Strengths Based

Strengths Based Development

Development Theme

Fast growth, more locations, more diversity through international students and colleagues, transformation from an educational institute to an (open) knowledge institute, the introduction of research-based learning, lecturer-researchers increasingly taking on the role of coaches: all of these changes place considerable demands on the organisation. The Strengths-Based Development thematic team looked into the development of organisation and colleagues.

Thematic team leader Bartosz Paszkowski: “How can we make our organisation and colleagues flourish in this context? We started our work with a standard project plan, but it quickly became apparent that this working method did not suit us. We therefore deliberately chose to first take the time to think carefully. To reflect on what colleagues really consider important and where we could make a difference, as a thematic team. We then started to collect that information through interviews and brainstorming sessions.”

Highlights of our efforts:

Mapping the learning landscape

“What tools can colleagues use for their development, how do they utilise them and how do they experience the process? Can this be improved upon and made easier? We mapped the learning landscape and developed overview maps that support the quest for development. By zooming in on the range of training programmes, your personal ambition, role and development path, you can more effectively engage in a discussion about your development with our People Managers. Linking insight into the learning landscape with developments inside and outside Fontys creates valuable input for strategic policy.”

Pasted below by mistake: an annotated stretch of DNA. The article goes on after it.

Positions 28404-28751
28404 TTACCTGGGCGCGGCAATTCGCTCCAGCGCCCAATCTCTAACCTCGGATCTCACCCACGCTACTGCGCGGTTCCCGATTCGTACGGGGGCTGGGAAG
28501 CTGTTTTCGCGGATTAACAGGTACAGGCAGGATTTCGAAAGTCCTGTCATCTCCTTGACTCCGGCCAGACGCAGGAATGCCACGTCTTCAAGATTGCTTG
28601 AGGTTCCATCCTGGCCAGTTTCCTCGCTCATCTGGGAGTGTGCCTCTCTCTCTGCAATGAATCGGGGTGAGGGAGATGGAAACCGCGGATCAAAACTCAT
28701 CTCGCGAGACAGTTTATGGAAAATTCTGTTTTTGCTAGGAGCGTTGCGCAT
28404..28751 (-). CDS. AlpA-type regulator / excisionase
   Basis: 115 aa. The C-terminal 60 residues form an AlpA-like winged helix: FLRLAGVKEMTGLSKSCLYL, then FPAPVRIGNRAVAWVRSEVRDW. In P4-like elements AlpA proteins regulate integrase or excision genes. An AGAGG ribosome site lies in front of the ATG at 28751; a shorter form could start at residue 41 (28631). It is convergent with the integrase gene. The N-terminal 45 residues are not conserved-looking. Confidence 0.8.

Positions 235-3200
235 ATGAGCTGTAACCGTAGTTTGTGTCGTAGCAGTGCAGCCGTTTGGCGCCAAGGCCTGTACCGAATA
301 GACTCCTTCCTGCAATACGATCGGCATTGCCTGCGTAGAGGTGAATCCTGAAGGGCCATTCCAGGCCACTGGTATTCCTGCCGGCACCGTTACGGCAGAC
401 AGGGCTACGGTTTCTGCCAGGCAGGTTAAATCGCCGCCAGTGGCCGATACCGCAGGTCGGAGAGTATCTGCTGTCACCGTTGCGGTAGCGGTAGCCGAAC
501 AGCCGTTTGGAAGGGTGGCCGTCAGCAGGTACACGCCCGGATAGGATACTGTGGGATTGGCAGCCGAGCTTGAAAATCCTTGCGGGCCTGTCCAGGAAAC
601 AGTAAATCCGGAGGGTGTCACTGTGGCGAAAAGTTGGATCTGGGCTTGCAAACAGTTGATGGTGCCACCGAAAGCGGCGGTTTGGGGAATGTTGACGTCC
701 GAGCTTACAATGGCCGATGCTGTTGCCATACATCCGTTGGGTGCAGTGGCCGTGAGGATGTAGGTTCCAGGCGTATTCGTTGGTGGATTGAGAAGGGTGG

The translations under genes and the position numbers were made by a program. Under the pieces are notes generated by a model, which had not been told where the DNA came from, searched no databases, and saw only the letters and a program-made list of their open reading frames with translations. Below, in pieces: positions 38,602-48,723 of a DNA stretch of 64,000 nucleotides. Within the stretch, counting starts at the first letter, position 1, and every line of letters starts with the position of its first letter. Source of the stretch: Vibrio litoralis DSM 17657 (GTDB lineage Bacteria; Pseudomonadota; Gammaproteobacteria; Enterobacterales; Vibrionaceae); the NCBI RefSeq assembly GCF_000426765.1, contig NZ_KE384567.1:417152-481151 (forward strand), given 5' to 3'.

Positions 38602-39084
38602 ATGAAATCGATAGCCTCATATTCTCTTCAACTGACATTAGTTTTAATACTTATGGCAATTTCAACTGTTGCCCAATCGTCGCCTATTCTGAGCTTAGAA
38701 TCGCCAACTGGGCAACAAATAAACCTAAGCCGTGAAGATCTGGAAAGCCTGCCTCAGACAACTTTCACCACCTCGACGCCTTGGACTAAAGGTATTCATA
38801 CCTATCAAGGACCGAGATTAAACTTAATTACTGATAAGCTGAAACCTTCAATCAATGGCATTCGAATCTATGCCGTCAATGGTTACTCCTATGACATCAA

The power of informal

“During our exploration, we also found that in personal development, the informal flow is incredibly important and valuable. Colleagues (un)intentionally get together to exchange stories, look at each other’s approaches and learn from the other’s experiences. Therein lies a special and practical strength. We soon came to the conclusion that we should facilitate these informal networks much more, by making them visible and giving them a place. For example, a rose garden was set up at location R10 by several colleagues. A place to meet informally and reflect on work, one’s profession and personal development. That turned out to be a hit.”

Conditions for growth

“We realise that the achievements of our thematic team can be difficult to quantify. We are moving towards an open network organisation and we have noticed that the stories colleagues share with us and each other have changed. I consider that a great sign of development. Looking to the future, our advice is to continue to focus on good support, space for reflection, room to allow for making mistakes, informal contact and activities with no obligation to achieve results. By doing so, you contribute to an open atmosphere in which people dare to be vulnerable, all of which are crucial conditions for growth.”

Project Manager
Bartosz Paszkowski